An article in the New York Times tells the story of an elderly woman, Mrs. Chin, who has terminal cancer. All curative treatment options have been exhausted, and doctors suggested more than once to her son that palliative care could ease some of the pain and depression she was experiencing, but her son refused. In his mind "palliative care" meant "they're giving up on her". This is not an uncommon reaction; but it's based on a mistaken assumption.
Fortunately for Mrs. Chin, her son eventually relented and as a result her quality of life improved. She has less pain and discomfort, a social worker helps the family deal with home care schedules and insurance, and nurses are available to answer questions any time, day or night.
The sub-specialty of palliative medicine is a relatively new development. While it has grown in the last 15 years, it has been an approved medical specialty only since 2007. According to the National Hospice and Palliative Care organization, palliative medicine is specialized care for patients (and their families) of any age at any stage in a serious illness. Palliative care can be provided along with curative treatment – a patient does not need to have a terminal diagnosis to qualify for or benefit from palliative care.
On the other hand, palliative care can also help ease pain, stress and depression for patients who do have a terminal diagnosis and who have either exhausted all curative treatment possibilities, or who have chosen to stop all such efforts.
Hospice care is “end of life” care. Usually a patient admitted to hospice has a life expectancy of six months or less. Through hospice programs a team of healthcare professionals provide medical, psychological and spiritual support to terminally ill patients and their families. The care may take place at a hospice center, in the family home, in a hospital or in a skilled nursing facility. Palliative care – the effort to ease physical and emotional distress – is an important component of the hospice model, the main difference being that hospice programs focus on palliative/comfort care rather than combatting disease, while palliative care may also be used as needed for patients who are undergoing curative treatment, with or without a terminal diagnosis.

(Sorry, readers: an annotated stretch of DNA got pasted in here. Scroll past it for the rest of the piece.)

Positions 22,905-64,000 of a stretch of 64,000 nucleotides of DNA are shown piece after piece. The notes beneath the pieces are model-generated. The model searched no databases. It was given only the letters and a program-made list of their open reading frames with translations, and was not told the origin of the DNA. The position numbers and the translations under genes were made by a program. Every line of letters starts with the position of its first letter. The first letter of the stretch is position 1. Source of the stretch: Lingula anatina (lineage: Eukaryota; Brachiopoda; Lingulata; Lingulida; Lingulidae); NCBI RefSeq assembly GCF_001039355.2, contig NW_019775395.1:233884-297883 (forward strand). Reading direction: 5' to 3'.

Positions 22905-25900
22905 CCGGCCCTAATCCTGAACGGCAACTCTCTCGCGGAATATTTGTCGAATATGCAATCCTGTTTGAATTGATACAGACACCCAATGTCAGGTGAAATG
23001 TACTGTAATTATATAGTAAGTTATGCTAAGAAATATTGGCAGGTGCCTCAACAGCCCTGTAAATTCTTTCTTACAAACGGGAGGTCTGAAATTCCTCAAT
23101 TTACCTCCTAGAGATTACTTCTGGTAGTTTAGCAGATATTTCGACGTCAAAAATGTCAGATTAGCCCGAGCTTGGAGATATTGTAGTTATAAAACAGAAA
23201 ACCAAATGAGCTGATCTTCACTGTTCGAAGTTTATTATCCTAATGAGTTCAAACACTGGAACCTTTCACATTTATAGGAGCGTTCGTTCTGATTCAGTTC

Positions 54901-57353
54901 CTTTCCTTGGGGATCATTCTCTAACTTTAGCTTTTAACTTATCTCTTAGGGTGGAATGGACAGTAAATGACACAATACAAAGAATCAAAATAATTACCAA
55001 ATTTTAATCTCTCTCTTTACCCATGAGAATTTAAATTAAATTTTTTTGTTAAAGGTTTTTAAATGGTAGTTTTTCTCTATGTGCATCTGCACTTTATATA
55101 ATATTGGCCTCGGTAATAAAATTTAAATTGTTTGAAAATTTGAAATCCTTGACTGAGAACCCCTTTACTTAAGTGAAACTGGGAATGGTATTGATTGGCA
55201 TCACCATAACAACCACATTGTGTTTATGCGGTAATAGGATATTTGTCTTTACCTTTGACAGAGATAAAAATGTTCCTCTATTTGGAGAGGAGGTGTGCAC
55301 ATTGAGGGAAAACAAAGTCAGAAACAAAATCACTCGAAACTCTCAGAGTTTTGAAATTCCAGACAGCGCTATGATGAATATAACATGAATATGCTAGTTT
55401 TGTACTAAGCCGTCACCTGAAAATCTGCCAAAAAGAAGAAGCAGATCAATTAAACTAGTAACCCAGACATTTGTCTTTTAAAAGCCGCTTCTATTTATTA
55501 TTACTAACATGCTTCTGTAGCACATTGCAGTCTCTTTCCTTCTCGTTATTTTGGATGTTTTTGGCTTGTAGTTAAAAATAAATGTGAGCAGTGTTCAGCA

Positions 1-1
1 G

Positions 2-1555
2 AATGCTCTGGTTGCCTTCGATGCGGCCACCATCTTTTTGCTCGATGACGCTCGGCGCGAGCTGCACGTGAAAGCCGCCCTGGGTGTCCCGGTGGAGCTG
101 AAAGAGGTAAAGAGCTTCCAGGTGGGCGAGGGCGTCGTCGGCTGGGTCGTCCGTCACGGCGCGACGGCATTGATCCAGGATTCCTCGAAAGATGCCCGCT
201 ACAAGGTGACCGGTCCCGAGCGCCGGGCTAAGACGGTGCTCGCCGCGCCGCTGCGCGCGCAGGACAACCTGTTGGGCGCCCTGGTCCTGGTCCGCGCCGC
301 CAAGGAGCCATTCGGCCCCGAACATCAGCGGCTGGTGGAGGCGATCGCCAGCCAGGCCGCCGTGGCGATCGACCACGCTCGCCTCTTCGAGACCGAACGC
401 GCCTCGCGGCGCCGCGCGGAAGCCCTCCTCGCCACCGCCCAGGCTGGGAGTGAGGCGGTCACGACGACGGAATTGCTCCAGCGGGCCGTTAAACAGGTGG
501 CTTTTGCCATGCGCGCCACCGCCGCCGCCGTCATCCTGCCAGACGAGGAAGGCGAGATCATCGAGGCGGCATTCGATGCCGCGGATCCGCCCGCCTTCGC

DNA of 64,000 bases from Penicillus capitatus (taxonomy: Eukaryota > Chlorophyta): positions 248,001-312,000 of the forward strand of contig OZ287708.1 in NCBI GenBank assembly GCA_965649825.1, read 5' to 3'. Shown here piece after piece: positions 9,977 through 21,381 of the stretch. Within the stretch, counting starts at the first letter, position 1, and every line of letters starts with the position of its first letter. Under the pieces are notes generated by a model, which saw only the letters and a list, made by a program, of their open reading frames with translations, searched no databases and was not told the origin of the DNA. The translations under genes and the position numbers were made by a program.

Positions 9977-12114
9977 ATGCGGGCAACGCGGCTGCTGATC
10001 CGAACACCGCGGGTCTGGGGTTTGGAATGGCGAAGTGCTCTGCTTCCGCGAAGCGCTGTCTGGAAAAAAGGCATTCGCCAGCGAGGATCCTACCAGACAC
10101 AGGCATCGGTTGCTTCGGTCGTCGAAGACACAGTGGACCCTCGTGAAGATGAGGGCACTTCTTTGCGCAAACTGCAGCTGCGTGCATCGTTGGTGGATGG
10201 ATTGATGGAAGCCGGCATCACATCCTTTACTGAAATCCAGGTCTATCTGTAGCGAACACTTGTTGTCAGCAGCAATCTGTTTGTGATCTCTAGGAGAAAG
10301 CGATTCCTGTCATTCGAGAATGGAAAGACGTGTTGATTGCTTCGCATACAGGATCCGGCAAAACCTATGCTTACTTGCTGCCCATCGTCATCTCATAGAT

According to the NY Times article, a study at Massachusetts General Hospital found that patients with metastatic lung cancer who got early palliative care scored much higher on quality of life measures and had less depression than those receiving standard care. They were also less likely to get aggressive end of life treatment like chemotherapy in the final weeks of their lives, but also survived several months longer than those not getting palliative care early on.
Most people express a desire to die at home, or at least not to die in a hospital. A study at the University of California, San Francisco found that of nearly 1,000 patients who died, those who had palliative care for 90 days or more were less likely to have late-life hospitalizations, less likely to visit emergency rooms and less likely to end up in an intensive care unit than those who got the care later.
Palliative care can ease pain and distress for patients dealing with serious illness whether they are getting other treatment or not and whether the illness is terminal or not. Hospice provides physical, emotional and spiritual support for patients with a life expectancy of six months or less and for their families.
1. New York Times, Feb. 16, 2016; “In Palliative Care Comfort is the Top Priority”, by Paula Span.
3. www.nhpco.org National Hospice and Palliative Care Organization.